To the Editor,
We read with interest the article by Abraham and Krasnodembskaya regarding mesenchymal stem cells (MSCs)‐derived extracellular vesicles for the treatment of acute respiratory distress syndrome (ARDS).1 Since December 2019, the outbreak of coronavirus disease 2019 (COVID‐19) in Wuhan, China, has drawn worldwide attention. As of February 26, 2020, severe acute respiratory syndrome coronavirus 2 (SARS‐CoV‐2) had infected more than 82 000 people and had led to 2800 deaths from acute lung injury (ALI) and ARDS worldwide. Unfortunately, the numbers of both infected patients and fatalities are still growing and no effective drugs are clinically approved.
Similar to two other lethal coronaviruses, SARS‐CoV and MERS‐CoV, SARS‐CoV‐2 induces excessive and aberrant host immune responses that are always accompanied by cytokine storms (CS) and subsequent ALI or even ARDS, resulting in multiple organ failure and death.2 Even in patients who were treated in intensive care units for CS, persistent inflammation led to serious sequelae of lung fibrosis, causing lung dysfunction and reduced quality of life.3 Although corticosteroid given to reverse catabolism in critical illness decreased the mortality after SARS and MERS infection, the clinical application of corticosteroid has been restricted in COVID‐19, considering its delay in virus clearance and complications in survivors. There is an urgent need for advancing therapeutic interventions with both functions for CS suppression and lung reparation in critical patients.
MSCs have been found to be capable of modulating immune responses, thereby reducing inflammation as well as immunopathology and protecting alveolar epithelial cells during ALI and ARDS.4, 5, 6, 7 More importantly, MSCs were efficacious in reducing the nonproductive inflammation and in promoting lung generation in a phase 2 clinical trial (NCT03608592), as well as in patients with ALI and ARDS in clinical practice.8, 9, 10 As a result, MSCs may alleviate the SARS‐CoV‐2‐derived CS and ARDS, and have a potential effect on the treatment of subsequent chronic respiratory dysfunction and lung fibrosis.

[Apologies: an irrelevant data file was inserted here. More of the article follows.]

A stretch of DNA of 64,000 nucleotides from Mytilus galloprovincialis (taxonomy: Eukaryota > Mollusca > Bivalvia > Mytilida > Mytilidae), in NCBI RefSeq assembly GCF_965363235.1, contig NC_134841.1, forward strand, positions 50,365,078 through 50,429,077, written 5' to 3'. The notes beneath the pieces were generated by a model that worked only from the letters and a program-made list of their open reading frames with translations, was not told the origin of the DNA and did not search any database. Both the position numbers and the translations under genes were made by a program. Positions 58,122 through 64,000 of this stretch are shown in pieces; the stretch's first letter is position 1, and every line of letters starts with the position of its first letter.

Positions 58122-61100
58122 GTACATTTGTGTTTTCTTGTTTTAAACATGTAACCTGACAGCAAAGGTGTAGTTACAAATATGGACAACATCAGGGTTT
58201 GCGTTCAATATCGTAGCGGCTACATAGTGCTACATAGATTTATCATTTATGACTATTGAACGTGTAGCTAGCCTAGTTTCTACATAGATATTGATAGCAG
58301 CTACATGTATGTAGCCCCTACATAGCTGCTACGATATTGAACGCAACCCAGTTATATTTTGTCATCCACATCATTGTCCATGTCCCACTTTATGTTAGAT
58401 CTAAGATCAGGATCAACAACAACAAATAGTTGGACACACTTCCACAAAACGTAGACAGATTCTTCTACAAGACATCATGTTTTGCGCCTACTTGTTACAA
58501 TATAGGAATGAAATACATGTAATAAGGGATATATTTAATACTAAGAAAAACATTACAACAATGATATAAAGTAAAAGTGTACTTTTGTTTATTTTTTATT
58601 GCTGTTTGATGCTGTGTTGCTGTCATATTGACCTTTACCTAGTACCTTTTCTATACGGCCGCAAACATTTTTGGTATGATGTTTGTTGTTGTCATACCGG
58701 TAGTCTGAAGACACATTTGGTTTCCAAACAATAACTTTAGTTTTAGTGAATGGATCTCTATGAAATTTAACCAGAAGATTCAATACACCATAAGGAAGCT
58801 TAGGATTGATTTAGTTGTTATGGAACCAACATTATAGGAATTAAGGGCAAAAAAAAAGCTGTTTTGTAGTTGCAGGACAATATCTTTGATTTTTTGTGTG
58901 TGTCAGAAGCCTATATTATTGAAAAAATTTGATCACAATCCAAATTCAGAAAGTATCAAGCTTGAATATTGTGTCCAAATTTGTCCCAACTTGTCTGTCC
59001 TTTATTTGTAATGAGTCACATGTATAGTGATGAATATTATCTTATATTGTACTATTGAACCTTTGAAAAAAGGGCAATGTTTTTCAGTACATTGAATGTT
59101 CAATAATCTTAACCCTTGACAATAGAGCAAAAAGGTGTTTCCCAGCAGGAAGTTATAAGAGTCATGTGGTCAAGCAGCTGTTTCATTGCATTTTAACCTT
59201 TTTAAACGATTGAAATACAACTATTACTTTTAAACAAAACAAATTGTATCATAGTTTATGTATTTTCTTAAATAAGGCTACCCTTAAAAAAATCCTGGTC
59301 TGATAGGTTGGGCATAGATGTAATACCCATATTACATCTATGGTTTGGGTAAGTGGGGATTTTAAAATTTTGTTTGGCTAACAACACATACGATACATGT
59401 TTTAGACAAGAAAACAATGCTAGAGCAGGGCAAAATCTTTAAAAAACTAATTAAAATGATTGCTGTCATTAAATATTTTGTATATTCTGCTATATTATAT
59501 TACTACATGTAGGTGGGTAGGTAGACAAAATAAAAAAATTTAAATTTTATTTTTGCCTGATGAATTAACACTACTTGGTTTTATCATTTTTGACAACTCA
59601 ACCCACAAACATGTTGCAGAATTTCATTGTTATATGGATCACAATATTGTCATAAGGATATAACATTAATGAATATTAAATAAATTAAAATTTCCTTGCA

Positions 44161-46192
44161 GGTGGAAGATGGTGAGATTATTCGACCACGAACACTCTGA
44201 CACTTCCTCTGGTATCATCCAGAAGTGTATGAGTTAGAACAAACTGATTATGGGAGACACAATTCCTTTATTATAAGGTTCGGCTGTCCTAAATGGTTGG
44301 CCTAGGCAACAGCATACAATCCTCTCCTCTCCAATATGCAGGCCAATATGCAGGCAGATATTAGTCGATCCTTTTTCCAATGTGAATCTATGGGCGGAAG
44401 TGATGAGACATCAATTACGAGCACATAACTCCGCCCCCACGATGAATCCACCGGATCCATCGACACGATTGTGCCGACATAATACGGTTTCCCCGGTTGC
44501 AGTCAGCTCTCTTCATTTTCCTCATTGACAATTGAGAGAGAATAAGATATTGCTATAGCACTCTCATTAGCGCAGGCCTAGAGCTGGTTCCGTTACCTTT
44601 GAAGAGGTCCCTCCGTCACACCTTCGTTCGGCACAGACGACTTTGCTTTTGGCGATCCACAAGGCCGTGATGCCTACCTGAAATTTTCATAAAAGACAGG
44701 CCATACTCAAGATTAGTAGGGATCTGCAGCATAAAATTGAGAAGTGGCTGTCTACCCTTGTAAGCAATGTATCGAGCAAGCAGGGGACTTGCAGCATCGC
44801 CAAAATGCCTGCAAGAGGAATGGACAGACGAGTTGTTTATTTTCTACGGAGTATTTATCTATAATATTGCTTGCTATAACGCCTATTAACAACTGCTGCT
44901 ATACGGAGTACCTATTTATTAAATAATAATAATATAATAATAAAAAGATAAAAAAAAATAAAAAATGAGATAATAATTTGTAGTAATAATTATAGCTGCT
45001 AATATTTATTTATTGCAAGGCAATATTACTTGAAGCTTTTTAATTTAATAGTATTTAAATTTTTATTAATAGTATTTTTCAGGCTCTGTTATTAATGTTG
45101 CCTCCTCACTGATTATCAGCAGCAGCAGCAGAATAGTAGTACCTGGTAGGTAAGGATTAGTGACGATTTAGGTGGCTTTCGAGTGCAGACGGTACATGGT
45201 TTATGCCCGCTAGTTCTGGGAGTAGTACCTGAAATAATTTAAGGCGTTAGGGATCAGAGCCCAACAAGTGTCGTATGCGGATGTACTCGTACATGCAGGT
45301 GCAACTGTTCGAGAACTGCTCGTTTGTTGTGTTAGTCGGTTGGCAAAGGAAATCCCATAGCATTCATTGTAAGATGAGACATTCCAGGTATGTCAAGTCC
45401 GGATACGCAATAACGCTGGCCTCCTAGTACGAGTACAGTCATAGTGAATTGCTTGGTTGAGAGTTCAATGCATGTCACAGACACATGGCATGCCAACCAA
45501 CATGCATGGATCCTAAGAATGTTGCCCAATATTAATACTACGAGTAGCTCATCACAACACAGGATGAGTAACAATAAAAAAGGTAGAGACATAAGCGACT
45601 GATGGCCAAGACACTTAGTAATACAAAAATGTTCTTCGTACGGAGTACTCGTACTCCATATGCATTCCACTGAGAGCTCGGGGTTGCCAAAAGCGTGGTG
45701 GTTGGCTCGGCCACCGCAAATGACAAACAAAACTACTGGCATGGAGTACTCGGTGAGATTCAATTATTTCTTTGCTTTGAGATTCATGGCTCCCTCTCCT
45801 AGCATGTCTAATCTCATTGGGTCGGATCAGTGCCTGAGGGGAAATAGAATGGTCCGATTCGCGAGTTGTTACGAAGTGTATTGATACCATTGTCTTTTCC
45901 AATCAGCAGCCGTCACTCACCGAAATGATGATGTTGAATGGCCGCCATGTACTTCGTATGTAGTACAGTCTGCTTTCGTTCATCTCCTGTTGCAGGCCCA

To alleviate acute respiratory disease and reverse pulmonary fibrosis in intensive‐care SARS‐CoV‐2‐infected patients, three curative properties of MSCs have emerged (Figure 1): (a) directly inducing the apoptosis of activated T cells to relieve the aberrant and excessive immune responses, (b) homing toward specific injuries of lung to maintain homeostasis as well as promote regeneration, and (c) releasing cytokines to diminish inflammation and extracellular vesicles (EVs) to stimulate tissue reparation.1 Notably, it has been proved that MSC‐released cytokines can potently inhibit neutrophil intravasation and enhance the differentiation of macrophages.5, 6 Moreover, these MSC‐released EVs can deliver microRNA, mRNA, DNA, proteins, and metabolites into host cells in specific injuries of the lung to promote lung repair as well as regeneration and restore lung function.1
As the continuing epidemic threat of SARS‐CoV‐2 to global health and the fast‐growing number of fatalities, advancing new therapeutic development becomes central or primary to minimize the death and sequelae from SARS‐CoV‐2 infection. Thus, MSCs should be considered as a potential treatment for these critical patients. A recent clinical trial (NCT04252118) is expected to verify its efficacy and safety.